Tuesday, October 27, 2015

Apple's best year, making $234bn; UK growth slows to 0.5%; A visionary democratizing education

1 Apple’s best year, making $234bn (Rupert Neate in The Guardian) Apple has more than $205bn of cash in the bank, the company revealed as its chief executive Tim Cook said the firm had made more than $234bn in 2015, making it its “most successful year ever”.

The California company now has more money in the bank than the Czech Republic, Peru and New Zealand make in gross domestic product (GDP) a year, according to World Bank statistics. Apple’s cash balances increased by $2.8bn in the last three months alone.

Apple sold 48m iPhones worth $33.2bn in its latest quarter – an increase of 36% on the same period last year and more than the total sales achieved by both Microsoft and Facebook over the same period. Its quarterly profit came in at $11.1bn, 31% more than in the fourth quarter of 2014. Sales were up 22% in the three months to 28 September to $51.5bn.

“Today we’re reporting a very strong finish to a record-breaking year,” Cook said. “We are heading into the holidays with our strongest product lineup yet.” Apple, which is already the world’s most valuable company, worth $657bn, said predicted sales would increase further to between $75.5 and $77.5bn in its current quarter as only the first weekend of new iPhone 6S sales were captured in the previous three months.

2 UK growth slows to 0.5% (BBC) The UK economy's growth slowed in the third quarter of the year, weighed down by the performance of the construction and manufacturing sectors. Gross domestic product grew by 0.5% between July and September, the Office for National Statistics (ONS) said, down from 0.7% in the second quarter.

The rate was also lower than the 0.6% growth predicted by many analysts. Part of the slowdown was due to the biggest fall in construction output in three years, a drop of 2.2%.

"The slowdown is being led by the manufacturing sector, which is seeing a renewed recession as output has now fallen for three consecutive quarters, suffering a 0.3% decline in the three months to September," said Chris Williamson, chief economist at research firm Markit.

"Manufacturing output has so far fallen 0.9% this year. Producers are struggling as weak demand in many overseas markets, notably China and other emerging nations, is being exacerbated by the appreciation of sterling."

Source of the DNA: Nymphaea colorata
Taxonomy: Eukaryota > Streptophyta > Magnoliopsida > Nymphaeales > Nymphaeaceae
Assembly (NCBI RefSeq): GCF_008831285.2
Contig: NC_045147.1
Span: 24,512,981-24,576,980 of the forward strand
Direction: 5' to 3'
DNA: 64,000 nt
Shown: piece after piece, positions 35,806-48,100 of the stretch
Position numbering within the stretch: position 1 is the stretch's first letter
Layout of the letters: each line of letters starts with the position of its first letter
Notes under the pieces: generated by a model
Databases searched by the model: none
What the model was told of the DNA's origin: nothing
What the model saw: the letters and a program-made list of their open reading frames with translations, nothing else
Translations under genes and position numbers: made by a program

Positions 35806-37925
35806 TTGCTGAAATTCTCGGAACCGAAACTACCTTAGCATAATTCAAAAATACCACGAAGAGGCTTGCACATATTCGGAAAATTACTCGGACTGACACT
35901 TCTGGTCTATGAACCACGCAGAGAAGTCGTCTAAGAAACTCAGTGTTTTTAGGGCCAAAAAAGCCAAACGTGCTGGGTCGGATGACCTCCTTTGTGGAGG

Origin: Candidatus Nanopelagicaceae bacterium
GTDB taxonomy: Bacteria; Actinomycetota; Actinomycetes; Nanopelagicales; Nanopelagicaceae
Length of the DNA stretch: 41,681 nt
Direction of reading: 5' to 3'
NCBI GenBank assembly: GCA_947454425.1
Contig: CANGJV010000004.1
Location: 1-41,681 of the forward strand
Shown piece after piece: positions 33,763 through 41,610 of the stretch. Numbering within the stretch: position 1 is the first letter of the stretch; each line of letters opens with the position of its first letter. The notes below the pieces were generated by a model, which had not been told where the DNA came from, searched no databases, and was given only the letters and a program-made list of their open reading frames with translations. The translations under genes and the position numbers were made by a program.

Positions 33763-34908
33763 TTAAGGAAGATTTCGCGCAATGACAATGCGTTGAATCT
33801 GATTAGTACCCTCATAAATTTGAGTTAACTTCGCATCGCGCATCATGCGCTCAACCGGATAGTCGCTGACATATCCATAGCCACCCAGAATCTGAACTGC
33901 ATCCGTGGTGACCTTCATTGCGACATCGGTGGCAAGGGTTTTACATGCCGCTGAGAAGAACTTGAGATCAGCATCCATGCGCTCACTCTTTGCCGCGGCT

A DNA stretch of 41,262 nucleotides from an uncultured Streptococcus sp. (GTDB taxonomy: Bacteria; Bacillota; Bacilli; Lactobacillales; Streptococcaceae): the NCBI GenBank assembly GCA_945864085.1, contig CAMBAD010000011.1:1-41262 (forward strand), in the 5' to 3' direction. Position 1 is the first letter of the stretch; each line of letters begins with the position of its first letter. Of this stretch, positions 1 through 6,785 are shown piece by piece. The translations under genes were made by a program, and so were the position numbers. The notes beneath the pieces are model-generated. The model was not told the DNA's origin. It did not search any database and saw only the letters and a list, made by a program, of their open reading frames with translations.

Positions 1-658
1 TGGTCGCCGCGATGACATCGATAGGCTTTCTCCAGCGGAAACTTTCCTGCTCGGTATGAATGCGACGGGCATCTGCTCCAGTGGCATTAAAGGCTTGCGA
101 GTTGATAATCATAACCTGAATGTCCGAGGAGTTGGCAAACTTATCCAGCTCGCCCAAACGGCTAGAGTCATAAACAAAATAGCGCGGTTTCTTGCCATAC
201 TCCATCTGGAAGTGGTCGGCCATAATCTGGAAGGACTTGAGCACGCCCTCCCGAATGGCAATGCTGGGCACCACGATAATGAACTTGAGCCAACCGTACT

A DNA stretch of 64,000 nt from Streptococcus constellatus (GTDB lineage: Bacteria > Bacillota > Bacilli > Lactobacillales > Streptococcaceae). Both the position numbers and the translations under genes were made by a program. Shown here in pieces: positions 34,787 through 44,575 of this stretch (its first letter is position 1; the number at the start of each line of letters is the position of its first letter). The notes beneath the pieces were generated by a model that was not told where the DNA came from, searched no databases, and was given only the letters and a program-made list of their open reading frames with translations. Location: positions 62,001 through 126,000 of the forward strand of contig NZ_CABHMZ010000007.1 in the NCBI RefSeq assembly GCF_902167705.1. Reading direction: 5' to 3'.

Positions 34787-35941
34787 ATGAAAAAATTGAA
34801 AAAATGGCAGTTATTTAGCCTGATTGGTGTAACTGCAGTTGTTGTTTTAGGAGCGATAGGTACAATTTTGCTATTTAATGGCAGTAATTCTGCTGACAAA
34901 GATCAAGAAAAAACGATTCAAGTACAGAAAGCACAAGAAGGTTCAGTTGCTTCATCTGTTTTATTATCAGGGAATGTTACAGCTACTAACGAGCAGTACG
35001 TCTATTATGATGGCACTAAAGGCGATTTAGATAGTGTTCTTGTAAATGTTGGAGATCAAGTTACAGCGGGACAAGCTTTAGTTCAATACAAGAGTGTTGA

3 A visionary democratizing education (Kim Lachance Shandrow in San Francisco Chronicle) Michael Karnjanaprakorn thinks anyone can be a teacher – doers, dreamers, thinkers, tinkerers. Anyone, yourself included. No college degree, formal training or accreditation required. All you need is knowledge and passion, and an eagerness to share both.

The 33-year-old entrepreneur and world champion poker player’s mission in life is to democratize education throughout the world, one online class at a time. “My goal is to transform education and make it accessible to every single person on this planet,” he says. “Education is a basic human right and we need to break down the $50,000 tuition barrier to it so that anyone, anywhere can learn whatever they set their mind to.”

To make the dream he set his mind to a reality, Karnjanaprakorn co-founded Skillshare, a “learning community for creators,” with his good friend and fellow tech startup veteran Malcolm Ong. (Ong has since moved on to other ventures.)

That was five years ago, back when Skillshare offered only two classes, the first being a poker-skills class taught by Karnjanaprakorn himself. Today, the burgeoning subscription-monetized startup, anchored in the heart of New York City’s SoHo neighborhood, offers some 1,700-plus peer-to-peer classes online. In all, the platform has served an estimated 1 million students.

Says Karnjanaprakorn: “Historically, the only option any serious student would have is to go to college and that’s what created thousands of universities all around the world. The student of the future wants more, to be able to take on hands-on learning experiences, like an apprenticeship at the top-rated restaurant in the world, or to take a bootcamp on coffee-making from the founder of Starbucks for three months. And they want nontraditional options like that to be socially acceptable. 

“Over the next five to 10 years, our mission will be even more centered around providing access. Ideally, we’d have tens of thousands or hundreds of thousands of classes across every imaginable topic, completely accessible to any student around the world on any device and in any language.”

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